Salman Bhojani, Democratic Nominee for Texas House District 92 commented on the incident. In a statement sent to Indian American Impact, he remarked that “targeted attacks against individuals for their race, ethnicity, faith, or immigration status have no place in our community. Yet too often, we are faced with the realities of anti-immigrant and xenophobic behavior. The verbal and physical attacks that our DFW neighbors received in the recent recording demonstrate that violent rhetoric has dangerous, real-world implications,” he said.
Similarly, nonprofit Indiaspora, in a letter, strongly condemned the racial attack and reiterated their commitment to fighting discrimination and prejudice in all its forms.”We stand together as the Indian American community as we grapple with this and the other incidents.” The group also shared the video of “a hostile incident” in Fremont, California. “The fact that these episodes have happened in two entirely different communities raises red flags about patterns of aggression against Indian Americans.
“We at Indiaspora are committed to ensuring that our community is proactive in responding with concerted action against perpetrators of wanton aggression,” executive director Sanjeev Joshipura said. “The fact that these episodes have happened in two entirely different communities raises red flags about patterns of aggression against Indian Americans.”
A statement from Indian American Impact executive director Neil Makhija advised to not take lightly Upton’s “dangerous and violent sentiments towards the South Asian community.” While “the racist tirade” was caught on camera, he noted that the “shameless display of hate towards members of our community is alarming and, unfortunately, not uncommon.” Expressing gratitude that “the four victims of the attack were not severely physically harmed,” Makhija said “it’s imperative we begin to address the psychological effects of consistent attacks on minority communities.”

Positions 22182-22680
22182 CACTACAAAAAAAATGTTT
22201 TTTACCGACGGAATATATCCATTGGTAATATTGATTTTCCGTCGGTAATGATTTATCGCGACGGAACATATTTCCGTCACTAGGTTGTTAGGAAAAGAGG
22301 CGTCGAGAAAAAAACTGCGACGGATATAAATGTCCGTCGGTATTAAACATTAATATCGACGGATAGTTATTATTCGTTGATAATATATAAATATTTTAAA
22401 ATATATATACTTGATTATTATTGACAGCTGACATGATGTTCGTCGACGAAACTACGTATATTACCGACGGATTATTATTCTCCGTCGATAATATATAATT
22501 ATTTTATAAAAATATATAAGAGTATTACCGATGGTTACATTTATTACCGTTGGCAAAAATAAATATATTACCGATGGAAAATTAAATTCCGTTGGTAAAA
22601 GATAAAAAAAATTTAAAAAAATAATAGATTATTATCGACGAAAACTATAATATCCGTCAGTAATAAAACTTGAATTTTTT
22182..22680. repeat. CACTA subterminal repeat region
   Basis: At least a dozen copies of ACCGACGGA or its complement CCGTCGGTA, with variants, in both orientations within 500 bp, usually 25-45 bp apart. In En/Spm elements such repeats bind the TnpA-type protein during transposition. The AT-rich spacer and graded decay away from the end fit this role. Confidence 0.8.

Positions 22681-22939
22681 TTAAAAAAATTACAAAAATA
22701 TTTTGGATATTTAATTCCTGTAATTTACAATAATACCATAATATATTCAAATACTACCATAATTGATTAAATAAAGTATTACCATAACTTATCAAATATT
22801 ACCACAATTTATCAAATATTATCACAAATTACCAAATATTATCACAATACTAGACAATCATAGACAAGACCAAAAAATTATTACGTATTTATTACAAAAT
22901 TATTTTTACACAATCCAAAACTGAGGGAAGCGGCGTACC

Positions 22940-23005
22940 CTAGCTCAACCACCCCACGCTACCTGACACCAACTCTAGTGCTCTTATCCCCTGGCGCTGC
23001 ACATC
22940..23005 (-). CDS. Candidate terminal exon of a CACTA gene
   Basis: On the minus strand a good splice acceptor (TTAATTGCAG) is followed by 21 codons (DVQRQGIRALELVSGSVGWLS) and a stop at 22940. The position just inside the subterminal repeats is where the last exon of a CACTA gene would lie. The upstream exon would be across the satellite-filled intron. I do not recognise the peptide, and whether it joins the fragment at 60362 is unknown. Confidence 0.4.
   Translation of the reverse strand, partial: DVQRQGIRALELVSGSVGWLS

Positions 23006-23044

He continued: “While we’ve made substantial progress in the advancement of South Asian leadership in Texas, disturbing events like this distract from our work and endanger our citizens,” he noted. “We thank the Plano Police Department for properly investigating the incident as a hate crime, but we also demand bold action moving forward to avoid history from repeating itself once again.”
South Asians for America, a national grassroots organization dedicated to engaging, educating, and mobilizing the community across America, also issued a statement. National Director Neha Dewan expressed relief that the four women are safe from subsequent harm and that Upton was arrested the following afternoon by Plano police. “However, this alone does not mitigate the emotional and psychological trauma that hate crimes have on our community,” the statement notes. “As an organization, we have zero tolerance towards racism and acts of hate such as these against our community members,” it adds. “All of us at SAFA stand in community with human rights groups around the country, in combatting racism and xenophobia and calling out Anti Asian Hate nationwide.”
Meanwhile, the HinduPact, a Hindu policy research and advocacy initiative of the World Hindu Council of America, condemned the attack, calling it “growing hate and vitriol against a thriving and flourishing diaspora community that is proudly part of America’s civil society and fabric.”
Rakhi Israni, executive director, Legal, HinduPACT, said that long with “irrational hate being directed at Asian Americans in general, hate crimes against Hindu Americans and Indian Americans are on the rise nationwide.” Citing “the recent vicious incident” at a Taco Bell in Fremont, California, to the attack on the four Indian American women in Plano, Israni said “it is unfortunately becoming too common in our daily society to verbally or, even worse, physically assault another person because of their skin color, religion, or national origin. She urged law enforcement “in these cities to aggressively pursue these acts as hate crimes as a deterrent to others who choose to act on their irrational hatred for other people who differ from them in any way.”
Similarly, Ajay Shah, convenor of HinduPACT and American Hindus Against Defamation (AHAD), speaking on behalf of AHAD said the incidents in Fremont and Plano “are a continuation of Indiaphobia, Hinduphobia and Asian hate in our society.”